Coastal Classroom

Coral ReefSince its inception back in 1996, START has been a leader in promoting educational outreach for the general public about the marine environment. Initially START’s prime focus was addressing the harmful effects of red tide blooms as they ravaged Florida’s west coast and even managed to ride the loop current and the Gulfstream all the way to Jacksonville on the northeast coast. When it appears, red tide remains a major concern for our seacoast communities because of its harmful effects on the marine environment, human health and recreation and Florida’s economy. As a result, START will remain proactive in the area of scientific research seeking methods to control red tide and in educational outreach programs that alert the public to its arrival and warn people about its harmful effects to humans and the environment.

However, as the years have gone by, more and more of our members have asked us to broaden our scope of educational outreach to include the whole spectrum of improving the quality of our coastal waters. This is why START has been so pleased with our partnership with The Sanibel Sea School, the Sanibel-Captiva START Chapter and Lee County Schools that led to the creation of  the Coastal Classroom website. Thanks to this innovative marine educational facility, people from all over the world can learn about the special importance of the Gulf of Mexico.

Bordered by the states of Florida, Alabama, Mississippi, Louisiana and Texas on the north and Mexico to the west and Cuba to the southeast, the Gulf of Mexico is about 1,000 miles across from east to west and about 550 miles north to south.  About the size of the U.S.’s largest state, Alaska, it is the ninth largest body of water in the world. In comparison, it is twice the size of Hudson Bay and about half the size of the Mediterranean Sea.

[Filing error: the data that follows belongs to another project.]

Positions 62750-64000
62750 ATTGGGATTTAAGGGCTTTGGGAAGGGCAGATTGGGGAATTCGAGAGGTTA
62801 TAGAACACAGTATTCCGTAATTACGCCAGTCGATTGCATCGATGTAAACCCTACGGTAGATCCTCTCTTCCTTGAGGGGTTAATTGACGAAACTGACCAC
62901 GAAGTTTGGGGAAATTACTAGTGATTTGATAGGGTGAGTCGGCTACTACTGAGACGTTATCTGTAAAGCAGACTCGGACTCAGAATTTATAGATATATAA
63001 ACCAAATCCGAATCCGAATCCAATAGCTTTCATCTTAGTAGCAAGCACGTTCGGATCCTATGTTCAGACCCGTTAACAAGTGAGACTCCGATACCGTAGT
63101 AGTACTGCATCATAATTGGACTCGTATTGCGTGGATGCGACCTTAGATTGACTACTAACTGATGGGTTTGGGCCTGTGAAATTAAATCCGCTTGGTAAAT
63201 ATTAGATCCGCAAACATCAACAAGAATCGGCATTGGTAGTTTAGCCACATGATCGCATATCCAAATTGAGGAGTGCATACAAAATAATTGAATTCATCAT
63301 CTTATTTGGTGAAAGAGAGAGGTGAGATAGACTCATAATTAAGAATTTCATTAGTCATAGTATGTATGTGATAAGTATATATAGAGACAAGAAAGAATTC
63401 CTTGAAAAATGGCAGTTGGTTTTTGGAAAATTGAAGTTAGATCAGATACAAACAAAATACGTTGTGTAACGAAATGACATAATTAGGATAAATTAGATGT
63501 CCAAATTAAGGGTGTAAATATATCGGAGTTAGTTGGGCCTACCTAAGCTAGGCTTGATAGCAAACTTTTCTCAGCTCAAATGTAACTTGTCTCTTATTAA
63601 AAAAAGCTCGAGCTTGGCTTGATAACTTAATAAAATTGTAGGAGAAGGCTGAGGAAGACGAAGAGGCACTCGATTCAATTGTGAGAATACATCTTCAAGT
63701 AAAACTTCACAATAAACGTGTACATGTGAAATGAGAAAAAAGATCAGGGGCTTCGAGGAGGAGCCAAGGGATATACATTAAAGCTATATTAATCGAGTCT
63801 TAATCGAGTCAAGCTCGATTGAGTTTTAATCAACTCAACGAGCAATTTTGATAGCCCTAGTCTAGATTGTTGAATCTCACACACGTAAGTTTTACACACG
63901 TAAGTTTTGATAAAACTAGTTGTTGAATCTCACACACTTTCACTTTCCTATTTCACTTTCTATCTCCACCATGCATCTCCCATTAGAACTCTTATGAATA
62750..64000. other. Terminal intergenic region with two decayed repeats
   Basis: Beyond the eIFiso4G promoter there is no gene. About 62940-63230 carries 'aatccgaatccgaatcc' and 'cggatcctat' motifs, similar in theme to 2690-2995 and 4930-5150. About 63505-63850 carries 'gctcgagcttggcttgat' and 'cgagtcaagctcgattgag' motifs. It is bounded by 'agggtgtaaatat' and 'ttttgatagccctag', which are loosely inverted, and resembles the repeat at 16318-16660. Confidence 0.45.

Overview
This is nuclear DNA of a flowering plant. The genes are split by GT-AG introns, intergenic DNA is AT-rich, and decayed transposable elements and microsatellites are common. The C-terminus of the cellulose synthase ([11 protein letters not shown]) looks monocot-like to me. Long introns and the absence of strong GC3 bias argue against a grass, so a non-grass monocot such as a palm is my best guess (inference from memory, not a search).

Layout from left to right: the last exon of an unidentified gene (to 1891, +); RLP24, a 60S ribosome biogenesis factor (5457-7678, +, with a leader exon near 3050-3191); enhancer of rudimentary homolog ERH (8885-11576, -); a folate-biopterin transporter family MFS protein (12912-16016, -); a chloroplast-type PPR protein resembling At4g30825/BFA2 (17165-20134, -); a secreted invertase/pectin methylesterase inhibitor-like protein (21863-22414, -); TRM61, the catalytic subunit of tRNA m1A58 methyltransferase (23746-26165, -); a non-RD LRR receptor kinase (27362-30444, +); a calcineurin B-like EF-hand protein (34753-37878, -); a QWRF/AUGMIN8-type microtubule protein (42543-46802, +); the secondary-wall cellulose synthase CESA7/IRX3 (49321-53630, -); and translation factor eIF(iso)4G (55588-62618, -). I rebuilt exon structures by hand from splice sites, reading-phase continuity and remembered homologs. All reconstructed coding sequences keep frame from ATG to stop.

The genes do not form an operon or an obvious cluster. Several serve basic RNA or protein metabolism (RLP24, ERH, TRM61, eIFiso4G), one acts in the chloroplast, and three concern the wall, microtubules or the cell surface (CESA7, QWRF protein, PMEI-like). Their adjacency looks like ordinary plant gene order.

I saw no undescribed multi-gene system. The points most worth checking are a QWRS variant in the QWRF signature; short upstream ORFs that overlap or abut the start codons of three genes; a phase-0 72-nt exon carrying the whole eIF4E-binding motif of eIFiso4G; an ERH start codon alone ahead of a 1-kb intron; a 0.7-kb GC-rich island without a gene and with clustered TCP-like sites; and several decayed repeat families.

The Gulf gets a supply of fresh water from over 150 rivers and runoff from 31 of the 50 United States and it is linked to the Atlantic Ocean by the Florida Strait and the Caribbean Sea by the Yucatan Channel. A relatively shallow body of water averaging about 5,000 feet in depth, compared to the open ocean with an average depth of 12,500 feet, the warm waters of the Gulf support a wide diversity of sea life. The spectrum of sea life in the Gulf runs a wide range from the huge whale shark, the largest fish in the sea, with a length of 40 feet and weighing 80,000 pounds to microscopic plankton and algae. Ringing the Gulf in many coastal areas are mangroves, a unique aquatic tree, that can survive in salt water and drops leaves that decay and become valuable rich nutrients for fish nurseries and other small sea creatures.

To learn more about the importance of the Gulf of Mexico in your life and how you can help preserve it and the sea life it supports, click this link to the Coastal Classroom website at